It can be incredibly powerful to allow the mind to wander a bit to the future in order to try on the idea of an experience we might want.  In this way, it could inspire a current action, which can set us in alignment with that desired outcome.  However, it is dangerous to spend our present moment living in anticipation of the future, especially when it leads to ignoring the present.  This woman is largely unwilling to act.  It seems as though she is petrified of the outcome being exactly as she expects it (and she expects it to be miserable), but in the process of taking no action, it seems that she has taken an action.  No action is action, and it is an action that is unlikely to yield a desirable result.  You see, every day that she wakes up unhappy, and takes no action, is a day she continues in the flow of misery.  Now, why would you do that?  Well, the answer is that you wouldn't.  Not intentionally anyway.  She doesn't realize that she's playing into the mind's little trap.  

So, how do we get out of it?  There are a couple of different things happening here.  First, she's living largely in anticipation of the future (negatively at that).  Secondly, she is unhappy with the present (her employment actually).  Finally, she's afraid to take action.  As we've discussed, no action is action.  The reason someone would take no action is largely fear-based.  If the expectation is that the outcome of said action would be equal to or greater than the current level of misery, then the mind tells us not to bother.  The first thing that needs to happen is we need to delete the file in our brain that is labeled "the future."  The mind has assigned a series of fears to this file called "future" and is replaying that file over and over again.  Just delete it.  What we have is now.  

Now let's visit that now.  In the present moment, she is unhappy with work and concerned with her financial picture, feeling ill-prepared for retirement.  In these instances, I like to play "I would feel really good if."  She would feel really good if her work-life felt pleasant.  She would also feel really good if she was able to save a certain amount of money on a monthly basis."  So, how can we make those things flow?  What can she do that will make work more pleasant?  Are there some adjustments in this current job that would make it a positive situation?  Would it feel better to be employed elsewhere?  This is where the individual emotional compass comes it.  She might need to "try on" these ideas to determine what action feels inspired (or another option).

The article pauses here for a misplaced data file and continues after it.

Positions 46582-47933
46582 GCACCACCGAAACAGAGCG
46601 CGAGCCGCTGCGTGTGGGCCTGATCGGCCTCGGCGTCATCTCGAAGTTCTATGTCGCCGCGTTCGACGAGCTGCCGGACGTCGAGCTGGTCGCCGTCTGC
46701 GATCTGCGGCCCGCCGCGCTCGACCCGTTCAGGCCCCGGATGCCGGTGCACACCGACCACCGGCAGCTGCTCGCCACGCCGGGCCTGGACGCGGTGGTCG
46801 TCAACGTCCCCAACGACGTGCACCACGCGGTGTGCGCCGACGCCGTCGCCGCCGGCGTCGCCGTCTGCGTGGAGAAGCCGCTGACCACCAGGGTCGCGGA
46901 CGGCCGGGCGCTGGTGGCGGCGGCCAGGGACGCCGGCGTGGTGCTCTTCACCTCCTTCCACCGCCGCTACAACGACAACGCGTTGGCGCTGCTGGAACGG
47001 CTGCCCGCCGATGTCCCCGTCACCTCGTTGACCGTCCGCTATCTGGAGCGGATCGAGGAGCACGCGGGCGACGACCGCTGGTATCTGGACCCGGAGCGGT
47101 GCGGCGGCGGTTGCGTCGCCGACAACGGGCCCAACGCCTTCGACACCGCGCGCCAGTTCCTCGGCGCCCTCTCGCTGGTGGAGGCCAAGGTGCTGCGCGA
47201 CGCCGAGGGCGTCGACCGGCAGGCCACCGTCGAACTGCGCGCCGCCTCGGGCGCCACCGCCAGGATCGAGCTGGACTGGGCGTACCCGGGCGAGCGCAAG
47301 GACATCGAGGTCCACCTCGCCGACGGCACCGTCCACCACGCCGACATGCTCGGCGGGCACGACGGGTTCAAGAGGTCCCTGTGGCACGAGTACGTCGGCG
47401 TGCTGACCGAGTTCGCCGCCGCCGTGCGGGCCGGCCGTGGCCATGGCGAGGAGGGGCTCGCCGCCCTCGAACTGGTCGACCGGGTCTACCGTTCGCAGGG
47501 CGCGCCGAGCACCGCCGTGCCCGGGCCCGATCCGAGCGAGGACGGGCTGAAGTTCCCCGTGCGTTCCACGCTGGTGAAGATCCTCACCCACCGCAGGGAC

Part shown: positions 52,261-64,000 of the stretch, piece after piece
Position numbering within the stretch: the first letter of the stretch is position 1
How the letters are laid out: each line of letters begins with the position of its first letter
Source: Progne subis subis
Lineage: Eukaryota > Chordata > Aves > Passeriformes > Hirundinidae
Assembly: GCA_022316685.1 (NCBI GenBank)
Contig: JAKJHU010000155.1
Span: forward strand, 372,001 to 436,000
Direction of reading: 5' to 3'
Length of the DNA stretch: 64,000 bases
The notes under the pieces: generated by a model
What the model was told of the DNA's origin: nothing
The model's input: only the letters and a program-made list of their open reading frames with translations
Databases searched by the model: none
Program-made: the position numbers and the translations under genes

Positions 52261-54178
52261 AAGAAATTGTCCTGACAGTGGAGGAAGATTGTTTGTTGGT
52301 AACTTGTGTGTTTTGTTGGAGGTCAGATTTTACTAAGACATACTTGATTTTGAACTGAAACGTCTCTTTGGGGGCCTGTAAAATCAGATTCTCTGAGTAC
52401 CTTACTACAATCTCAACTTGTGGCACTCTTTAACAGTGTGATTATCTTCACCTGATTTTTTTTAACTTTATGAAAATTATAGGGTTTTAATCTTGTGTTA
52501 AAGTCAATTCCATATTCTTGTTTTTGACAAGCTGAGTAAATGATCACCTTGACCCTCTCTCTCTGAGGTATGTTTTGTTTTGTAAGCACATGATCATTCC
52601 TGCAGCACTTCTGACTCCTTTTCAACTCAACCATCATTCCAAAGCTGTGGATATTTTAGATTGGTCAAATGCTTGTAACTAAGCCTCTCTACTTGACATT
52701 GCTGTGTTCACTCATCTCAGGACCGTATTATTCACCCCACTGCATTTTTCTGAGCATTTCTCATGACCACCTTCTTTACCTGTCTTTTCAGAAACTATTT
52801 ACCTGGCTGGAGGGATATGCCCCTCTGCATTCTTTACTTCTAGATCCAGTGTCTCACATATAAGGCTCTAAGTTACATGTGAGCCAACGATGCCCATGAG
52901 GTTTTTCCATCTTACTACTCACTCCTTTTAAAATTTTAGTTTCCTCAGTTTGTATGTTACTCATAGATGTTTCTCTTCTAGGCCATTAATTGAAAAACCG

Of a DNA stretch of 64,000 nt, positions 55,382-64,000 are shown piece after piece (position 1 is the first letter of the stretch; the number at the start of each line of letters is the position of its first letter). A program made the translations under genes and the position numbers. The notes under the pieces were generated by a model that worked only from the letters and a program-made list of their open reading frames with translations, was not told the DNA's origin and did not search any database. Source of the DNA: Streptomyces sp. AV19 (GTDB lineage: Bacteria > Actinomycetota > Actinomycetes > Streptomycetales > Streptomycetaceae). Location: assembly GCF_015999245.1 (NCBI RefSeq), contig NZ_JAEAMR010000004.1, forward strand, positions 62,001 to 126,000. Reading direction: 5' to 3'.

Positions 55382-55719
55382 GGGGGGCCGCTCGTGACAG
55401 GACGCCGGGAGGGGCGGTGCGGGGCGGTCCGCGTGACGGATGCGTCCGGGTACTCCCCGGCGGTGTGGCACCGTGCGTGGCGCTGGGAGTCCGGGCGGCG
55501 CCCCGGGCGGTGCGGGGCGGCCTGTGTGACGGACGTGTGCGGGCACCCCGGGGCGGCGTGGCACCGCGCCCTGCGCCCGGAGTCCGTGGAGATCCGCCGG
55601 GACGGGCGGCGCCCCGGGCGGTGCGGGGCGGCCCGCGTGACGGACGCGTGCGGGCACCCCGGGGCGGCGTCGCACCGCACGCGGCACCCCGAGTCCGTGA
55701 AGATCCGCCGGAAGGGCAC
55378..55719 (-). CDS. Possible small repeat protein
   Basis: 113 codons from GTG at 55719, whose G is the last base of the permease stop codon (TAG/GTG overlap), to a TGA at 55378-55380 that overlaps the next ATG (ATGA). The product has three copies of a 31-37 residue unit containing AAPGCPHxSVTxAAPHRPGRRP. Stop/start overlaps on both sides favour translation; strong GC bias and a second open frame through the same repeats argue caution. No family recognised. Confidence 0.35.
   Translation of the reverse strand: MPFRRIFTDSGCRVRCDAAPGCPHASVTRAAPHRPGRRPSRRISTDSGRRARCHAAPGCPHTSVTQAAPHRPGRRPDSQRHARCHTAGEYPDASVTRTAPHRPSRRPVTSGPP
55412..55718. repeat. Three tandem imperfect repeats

The second desire was "it would feel really good to be able to save a certain dollar amount each month."  The word "able" jumped out at me.  What would make that situation flow?  Is there something that makes her "unable" to do this?  As it turns out her expenses are too high compared to her income to hit the saving target she has in mind.  Does this relate to the previous employment issue?  A different job perhaps?  A side gig?  Start a business?  On the expense side, are there a series of small expenses that could be trimmed that really add up?  Downsize to a smaller home?  Downsize from two cars to one?  It's important to brainstorm ideas that could actually be done in the present moment, and then "try them on" waiting for one of them to feel inspired.  You will know!  We always know when we're inspired to take an action.

There can be value in glancing at the past or to the future, as they can help us to determine what we want.  However, our best lives are built on a foundation we're inspired to lay right now.